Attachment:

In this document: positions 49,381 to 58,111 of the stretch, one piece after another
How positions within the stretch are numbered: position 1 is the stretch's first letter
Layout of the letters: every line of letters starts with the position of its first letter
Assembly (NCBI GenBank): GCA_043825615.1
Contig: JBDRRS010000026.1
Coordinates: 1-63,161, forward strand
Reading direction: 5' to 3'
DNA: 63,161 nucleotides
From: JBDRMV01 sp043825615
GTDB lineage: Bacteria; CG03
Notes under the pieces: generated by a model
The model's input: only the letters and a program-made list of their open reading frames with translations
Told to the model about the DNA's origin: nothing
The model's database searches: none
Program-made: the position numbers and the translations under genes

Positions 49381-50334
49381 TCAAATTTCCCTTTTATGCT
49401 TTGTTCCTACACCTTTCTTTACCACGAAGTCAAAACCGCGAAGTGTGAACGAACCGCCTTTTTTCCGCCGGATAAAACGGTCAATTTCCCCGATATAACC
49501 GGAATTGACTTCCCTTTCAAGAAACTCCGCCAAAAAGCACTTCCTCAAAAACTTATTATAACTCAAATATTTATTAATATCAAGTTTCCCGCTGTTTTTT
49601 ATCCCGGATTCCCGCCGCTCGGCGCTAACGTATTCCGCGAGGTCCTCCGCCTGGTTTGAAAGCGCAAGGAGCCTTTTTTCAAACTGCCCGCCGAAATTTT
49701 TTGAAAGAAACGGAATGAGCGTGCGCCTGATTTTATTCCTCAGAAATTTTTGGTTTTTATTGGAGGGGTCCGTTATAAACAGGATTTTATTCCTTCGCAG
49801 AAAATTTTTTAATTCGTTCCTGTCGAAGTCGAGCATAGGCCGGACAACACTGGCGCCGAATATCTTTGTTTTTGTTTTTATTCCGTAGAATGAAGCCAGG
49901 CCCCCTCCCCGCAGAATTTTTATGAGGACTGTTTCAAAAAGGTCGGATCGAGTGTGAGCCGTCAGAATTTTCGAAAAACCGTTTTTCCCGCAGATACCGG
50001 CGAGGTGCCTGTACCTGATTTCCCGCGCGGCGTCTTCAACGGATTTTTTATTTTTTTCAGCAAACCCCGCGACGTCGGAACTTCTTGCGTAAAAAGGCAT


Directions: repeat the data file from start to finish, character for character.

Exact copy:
In this document: positions 49,381 to 58,111 of the stretch, one piece after another
How positions within the stretch are numbered: position 1 is the stretch's first letter
Layout of the letters: every line of letters starts with the position of its first letter
Assembly (NCBI GenBank): GCA_043825615.1
Contig: JBDRRS010000026.1
Coordinates: 1-63,161, forward strand
Reading direction: 5' to 3'
DNA: 63,161 nucleotides
From: JBDRMV01 sp043825615
GTDB lineage: Bacteria; CG03
Notes under the pieces: generated by a model
The model's input: only the letters and a program-made list of their open reading frames with translations
Told to the model about the DNA's origin: nothing
The model's database searches: none
Program-made: the position numbers and the translations under genes

Positions 49381-50334
49381 TCAAATTTCCCTTTTATGCT
49401 TTGTTCCTACACCTTTCTTTACCACGAAGTCAAAACCGCGAAGTGTGAACGAACCGCCTTTTTTCCGCCGGATAAAACGGTCAATTTCCCCGATATAACC
49501 GGAATTGACTTCCCTTTCAAGAAACTCCGCCAAAAAGCACTTCCTCAAAAACTTATTATAACTCAAATATTTATTAATATCAAGTTTCCCGCTGTTTTTT
49601 ATCCCGGATTCCCGCCGCTCGGCGCTAACGTATTCCGCGAGGTCCTCCGCCTGGTTTGAAAGCGCAAGGAGCCTTTTTTCAAACTGCCCGCCGAAATTTT
49701 TTGAAAGAAACGGAATGAGCGTGCGCCTGATTTTATTCCTCAGAAATTTTTGGTTTTTATTGGAGGGGTCCGTTATAAACAGGATTTTATTCCTTCGCAG
49801 AAAATTTTTTAATTCGTTCCTGTCGAAGTCGAGCATAGGCCGGACAACACTGGCGCCGAATATCTTTGTTTTTGTTTTTATTCCGTAGAATGAAGCCAGG
49901 CCCCCTCCCCGCAGAATTTTTATGAGGACTGTTTCAAAAAGGTCGGATCGAGTGTGAGCCGTCAGAATTTTCGAAAAACCGTTTTTCCCGCAGATACCGG
50001 CGAGGTGCCTGTACCTGATTTCCCGCGCGGCGTCTTCAACGGATTTTTTATTTTTTTCAGCAAACCCCGCGACGTCGGAACTTCTTGCGTAAAAAGGCAT